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Adani Crisis In India Erupted Into Street Protests, As Company’s Losses Exceed $110 Billion

Adani Crisis In India Erupted Into Street Protests, As Company’s Losses Exceed $110 Billion
The crisis engulfing the Adani Group grew worse on Monday, with hundreds of members of India's opposition parties taking to the streets to demand an investigation into allegations made against the conglomerate by a U.S. short-seller, which triggered the market rout.
Shares in billionaire Gautam Adani's companies have been in free fall since a critical report by Hindenberg Research on January 24, with group cumulative market losses now exceeding $110 billion, raising concerns about wider financial contagion.
Opposition parties, who disrupted proceedings last week by calling for a parliamentary panel to investigate the saga, have questioned Indian Prime Minister Narendra Modi's friendship with Adani.
On Monday, protesters were also outraged by investments in the Adani Group by the state-backed Life Insurance Corporation (LIC) and the State Bank of India (SBI).
Adani has responded in detail to the Hindenberg report's allegations of stock manipulation, use of tax havens, and unsustainable debt.
The billionaire and Modi are both from Gujarat, and Adani has repeatedly denied allegations made by Modi's opponents that he benefited from their friendship. Modi's government has also denied allegations that it favored Adani.
Protesters held banners and shouted slogans against Adani at New Delhi's Jantar Mantar, a Mughal-era observatory that also serves as a protest site for all causes. Some people broke through barricades, forcing police to arrest them.
"Common man has invested his money in a businessman's (Gautam Adani) company and the government is trying to save him. The government is supporting the businessman (Adani) and not the common man," Uttar Pradesh Congress Committee General Secretary Shiv Panday was quoted as saying by ANI news agency.
Hundreds of Congress members demonstrated across the country, including outside the offices of state-owned insurer Life Insurance Corporation (LIC) and state-owned bank State Bank of India (SBI), both of which have exposure to Adani group companies.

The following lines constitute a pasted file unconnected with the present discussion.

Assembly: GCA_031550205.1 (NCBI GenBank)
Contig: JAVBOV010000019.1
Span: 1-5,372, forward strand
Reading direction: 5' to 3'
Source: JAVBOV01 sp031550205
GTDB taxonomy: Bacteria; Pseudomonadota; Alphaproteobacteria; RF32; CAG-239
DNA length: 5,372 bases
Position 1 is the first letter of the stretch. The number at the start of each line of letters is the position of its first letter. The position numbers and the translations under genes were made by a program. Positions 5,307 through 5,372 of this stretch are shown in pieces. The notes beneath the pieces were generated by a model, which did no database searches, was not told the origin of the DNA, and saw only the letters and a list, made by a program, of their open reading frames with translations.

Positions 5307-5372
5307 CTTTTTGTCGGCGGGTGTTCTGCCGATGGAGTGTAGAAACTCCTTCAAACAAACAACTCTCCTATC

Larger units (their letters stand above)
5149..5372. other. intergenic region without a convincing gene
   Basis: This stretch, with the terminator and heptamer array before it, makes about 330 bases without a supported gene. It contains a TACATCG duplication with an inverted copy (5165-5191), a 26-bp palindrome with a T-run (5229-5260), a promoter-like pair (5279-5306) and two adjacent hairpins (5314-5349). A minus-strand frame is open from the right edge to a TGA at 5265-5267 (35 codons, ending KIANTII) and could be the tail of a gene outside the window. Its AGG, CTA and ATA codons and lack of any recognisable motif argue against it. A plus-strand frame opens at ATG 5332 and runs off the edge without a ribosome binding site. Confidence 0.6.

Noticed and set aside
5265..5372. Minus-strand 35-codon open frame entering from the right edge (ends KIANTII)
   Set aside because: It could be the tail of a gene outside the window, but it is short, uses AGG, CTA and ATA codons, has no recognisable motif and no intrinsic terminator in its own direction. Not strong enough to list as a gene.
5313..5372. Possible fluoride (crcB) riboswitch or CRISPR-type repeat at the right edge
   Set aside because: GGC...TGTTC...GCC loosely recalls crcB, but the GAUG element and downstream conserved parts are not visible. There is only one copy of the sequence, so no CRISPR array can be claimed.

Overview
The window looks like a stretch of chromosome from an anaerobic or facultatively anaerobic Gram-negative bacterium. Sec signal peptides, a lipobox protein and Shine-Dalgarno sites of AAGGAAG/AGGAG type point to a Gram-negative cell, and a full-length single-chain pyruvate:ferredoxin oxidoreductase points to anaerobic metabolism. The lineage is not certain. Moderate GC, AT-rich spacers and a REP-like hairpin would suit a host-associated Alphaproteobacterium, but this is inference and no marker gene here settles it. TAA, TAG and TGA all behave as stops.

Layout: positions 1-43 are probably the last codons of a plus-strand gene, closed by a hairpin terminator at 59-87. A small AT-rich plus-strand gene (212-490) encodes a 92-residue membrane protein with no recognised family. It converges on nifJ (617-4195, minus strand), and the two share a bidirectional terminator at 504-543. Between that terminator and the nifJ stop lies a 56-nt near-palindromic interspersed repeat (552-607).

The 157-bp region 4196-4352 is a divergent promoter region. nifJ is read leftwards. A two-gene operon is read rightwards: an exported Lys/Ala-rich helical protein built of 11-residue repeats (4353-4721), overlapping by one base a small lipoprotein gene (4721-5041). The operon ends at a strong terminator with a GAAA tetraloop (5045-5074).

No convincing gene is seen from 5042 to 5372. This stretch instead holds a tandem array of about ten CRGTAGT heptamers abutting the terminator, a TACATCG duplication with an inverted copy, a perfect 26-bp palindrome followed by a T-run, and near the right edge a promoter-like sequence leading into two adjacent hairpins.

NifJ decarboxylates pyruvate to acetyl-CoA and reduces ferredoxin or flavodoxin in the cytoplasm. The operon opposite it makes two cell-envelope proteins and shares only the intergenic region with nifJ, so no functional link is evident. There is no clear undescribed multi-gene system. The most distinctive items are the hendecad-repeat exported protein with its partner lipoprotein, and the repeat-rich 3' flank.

Some people set fire to a suitcase with the SBI logo at Jantar Mantar. In Mumbai, a protester held a placard with Adani's photo and the LIC logo, explaining with a bar chart "How much has LIC invested in Adani Group".
LIC owns 4.23% of the flagship Adani company, as well as a 9.14% stake in Adani Ports and a 5.96% stake in Adani Total Gas. SBI disclosed last week that its total exposure to Adani Group was 0.9% of its total loan book, or approximately 270 billion rupees ($3.30 billion).
A request for comment was not responded to by LIC or SBI.
Separately, Adani Group's attempt to calm investor nerves on Monday failed to stop the market rout. It announced that it would repay $1.1 billion in loans secured by pledged shares in Adani Ports and Special Economic Zone, Adani Transmission, and Adani Green Energy, allowing it to reclaim the shares.
Adani Enterprises shares fell 0.9% on Monday after falling as much as 9.6% in early trading. Adani Transmission fell 10%, while Adani Green, Adani Total Gas Ltd, Adani Power, and Adani Wilmar each fell 5%.
Adani Ports was the only stock to outperform the market, rising 9.3%.
The crisis has snowballed into the most serious business and reputational challenge for Adani, 60, whose fortunes have risen rapidly in recent years as he expanded his conglomerate's business interests, which range from ports to mining.
Both houses of India's parliament were adjourned for the third day in a row on Monday, amid protests and calls for an investigation.
As a result of Hindenburg's report, Adani Group's flagship company, Adani Enterprises Ltd, was forced to abandon a $2.5 billion share sale last week, and Adani lost his title as Asia's richest person and fell down the global wealth rankings.
According to Reuters, Adani planned to issue a credit report by Friday to address Hindenburg's concerns about its liquidity.
According to a source with direct knowledge of the situation, the report will be released this week.
The stock market crash prompted a flurry of credit rating downgrades on Friday, with Moody's warning that the group may struggle to raise capital and S&P lowering its outlook on two group companies.
To reassure investors, India's banking and market regulators, as well as the government, have launched investigations. According to Reuters, the latter has written to various custodian banks requesting information on beneficial owners of offshore funds and foreign portfolio investors (FPIs).

Christopher J. Mitchell

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